Out in the countryside around Bridge it seems an increasing number of people are taking photographs. It is wonderful that residents have an appreciation of our landscape, but we must remember that, however much a photograph seems to capture the beauty of the scenery, it isn’t as important or as valuable as the real thing, and photography is not conservation.
For BridgeNature.org, creating and presenting pictures is not, and must not be our main objective. Conservation of our real, living, breathing wildlife and countryside is our essential purpose, not some pretty representation of it in photographic images. Can the same be said of the beautifully filmed natural history programmes we see on television week after week, and of the perfectly produced photographs we see in magazines, online sites and exhibitions? Well, many certainly appear genuine in their intentions, but, whatever the motives of their producers, conservationists fear a real danger that, in presenting films and photographs, the images themselves achieve a profile and value in the public mind, sometimes merely an entertainment value, that casts the pictures’ subjects, our real landscape and wildlife, into the shade. However sublime the photographs may be in their own right, this is cause for concern.
The issue lies within the very essence of the photographic image: capturing and re-presenting a visual likeness of something. Once we have accepted this medium as a way of seeing the world around us, a picture seems real. A film seems even more real, because it moves and captures sound. But both are real only as entities in themselves: the animals, trees and landscapes portrayed within them only exist as coloured dots, or pixels on a screen, the sounds they emit are electronic, made by a loudspeaker.
In public understanding, the old notion that ‘the camera never lies’ still persists to this day, yet it is in itself a lie. At best the photograph only tells us part of the truth, often it is a manipulated deception and, in the very act of switching our attention from the real object to the picture, the real object ceases to have form and substance as it is discarded in favour of a man-made image. We learn to accept this carefully manufactured representation, which, unlike the views of Nature we see in our real imperfect world, pauses, postures and poses to let us look at it until, in effect, the picture or film becomes more real, impressive and permanent than the real thing. To the conservationist this is alarming, because all the while these carefully selected images present a perfect vision of Nature, people assume everything is fine in our countryside: but it isn’t!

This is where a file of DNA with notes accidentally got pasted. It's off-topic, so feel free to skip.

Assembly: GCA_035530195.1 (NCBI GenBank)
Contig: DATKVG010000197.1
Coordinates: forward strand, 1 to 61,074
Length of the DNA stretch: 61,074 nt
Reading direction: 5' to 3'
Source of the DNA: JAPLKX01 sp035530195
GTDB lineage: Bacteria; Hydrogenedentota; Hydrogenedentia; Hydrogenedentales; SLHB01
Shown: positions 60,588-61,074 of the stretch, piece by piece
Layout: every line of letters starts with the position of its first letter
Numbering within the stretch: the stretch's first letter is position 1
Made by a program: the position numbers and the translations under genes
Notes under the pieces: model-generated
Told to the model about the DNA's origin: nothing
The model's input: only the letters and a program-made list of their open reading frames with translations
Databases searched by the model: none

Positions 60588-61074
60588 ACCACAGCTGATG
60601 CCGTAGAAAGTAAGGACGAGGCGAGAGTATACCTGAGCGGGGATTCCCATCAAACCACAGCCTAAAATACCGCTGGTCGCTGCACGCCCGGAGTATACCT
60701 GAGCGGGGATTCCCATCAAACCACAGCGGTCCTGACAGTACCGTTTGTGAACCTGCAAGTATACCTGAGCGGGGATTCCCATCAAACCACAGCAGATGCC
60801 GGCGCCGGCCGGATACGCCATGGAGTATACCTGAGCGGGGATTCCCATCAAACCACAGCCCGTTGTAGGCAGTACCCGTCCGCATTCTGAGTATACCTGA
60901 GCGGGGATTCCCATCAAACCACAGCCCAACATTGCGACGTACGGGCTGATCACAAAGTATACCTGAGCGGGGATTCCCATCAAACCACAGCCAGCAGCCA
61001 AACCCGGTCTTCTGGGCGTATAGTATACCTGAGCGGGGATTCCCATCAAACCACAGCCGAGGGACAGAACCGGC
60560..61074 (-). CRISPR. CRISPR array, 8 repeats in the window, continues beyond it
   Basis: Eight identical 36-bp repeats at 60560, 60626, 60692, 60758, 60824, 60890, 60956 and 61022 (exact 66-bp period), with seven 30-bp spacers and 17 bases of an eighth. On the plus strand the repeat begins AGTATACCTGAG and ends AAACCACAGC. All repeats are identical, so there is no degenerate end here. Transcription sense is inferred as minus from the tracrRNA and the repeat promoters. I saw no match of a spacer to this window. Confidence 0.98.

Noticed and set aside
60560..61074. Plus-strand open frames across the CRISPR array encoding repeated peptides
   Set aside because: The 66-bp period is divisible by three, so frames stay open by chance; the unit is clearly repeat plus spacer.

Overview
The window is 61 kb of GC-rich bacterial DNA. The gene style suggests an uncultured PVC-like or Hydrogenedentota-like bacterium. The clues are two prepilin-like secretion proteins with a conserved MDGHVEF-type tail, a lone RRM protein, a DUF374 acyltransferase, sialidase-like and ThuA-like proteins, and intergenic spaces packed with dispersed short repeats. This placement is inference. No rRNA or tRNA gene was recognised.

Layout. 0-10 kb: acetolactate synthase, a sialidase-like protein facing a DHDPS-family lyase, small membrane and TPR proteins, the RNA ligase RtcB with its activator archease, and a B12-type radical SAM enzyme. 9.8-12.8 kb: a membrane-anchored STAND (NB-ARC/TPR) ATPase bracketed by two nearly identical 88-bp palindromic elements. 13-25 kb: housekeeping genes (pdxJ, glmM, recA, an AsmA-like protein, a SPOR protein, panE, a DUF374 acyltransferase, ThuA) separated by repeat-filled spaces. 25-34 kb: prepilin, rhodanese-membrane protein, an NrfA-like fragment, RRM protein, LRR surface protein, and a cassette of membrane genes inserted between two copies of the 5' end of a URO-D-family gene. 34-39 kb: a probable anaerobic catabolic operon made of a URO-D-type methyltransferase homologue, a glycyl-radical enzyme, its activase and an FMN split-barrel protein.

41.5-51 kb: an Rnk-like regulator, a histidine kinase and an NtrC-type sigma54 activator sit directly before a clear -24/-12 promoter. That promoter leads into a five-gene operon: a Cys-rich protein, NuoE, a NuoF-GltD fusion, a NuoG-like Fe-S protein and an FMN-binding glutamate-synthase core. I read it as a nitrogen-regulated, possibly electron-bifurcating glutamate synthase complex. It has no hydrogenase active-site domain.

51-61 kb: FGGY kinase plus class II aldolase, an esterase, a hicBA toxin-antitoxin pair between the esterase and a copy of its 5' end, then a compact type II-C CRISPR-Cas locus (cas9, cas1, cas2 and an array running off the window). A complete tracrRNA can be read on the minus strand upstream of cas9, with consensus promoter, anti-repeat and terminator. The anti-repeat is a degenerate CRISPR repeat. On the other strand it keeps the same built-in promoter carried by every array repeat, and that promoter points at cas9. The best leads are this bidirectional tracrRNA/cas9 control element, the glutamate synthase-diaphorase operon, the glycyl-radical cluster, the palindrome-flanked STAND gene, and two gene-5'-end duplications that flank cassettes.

Today, our wildlife and countryside are under threat as never before. They are not as valued or as protected as we might hope they are. In recent years large tracts of our AONBs have been lost to housing development. Even specially protected Areas and Sites of Special Scientific Interest have been neglected: in 2011 only 26 out of 710 ASSIs and SSSIs on enclosed farmland were in favourable condition (1). Our farmland birds have declined by 56% since 1970 (2); woodland butterflies have declined by 51% since 1990 (3); 728 wildlife species are at risk of extinction from Great Britain (4). We need to decide what it is we want to value, treasure and protect: is it all the wonderful photographs and films we see of our wildlife? Or is it the real thing? If we make the wrong choices now, all that will be left are some pretty pictures to remind our grandchildren of what we squandered.
(1) UK National Ecosystem Assessment 2011
(2) BTO Farmland Bird Indicator 2016
(3) Woodland Butterfly Indicator 2016
(4) State of Nature Report 2016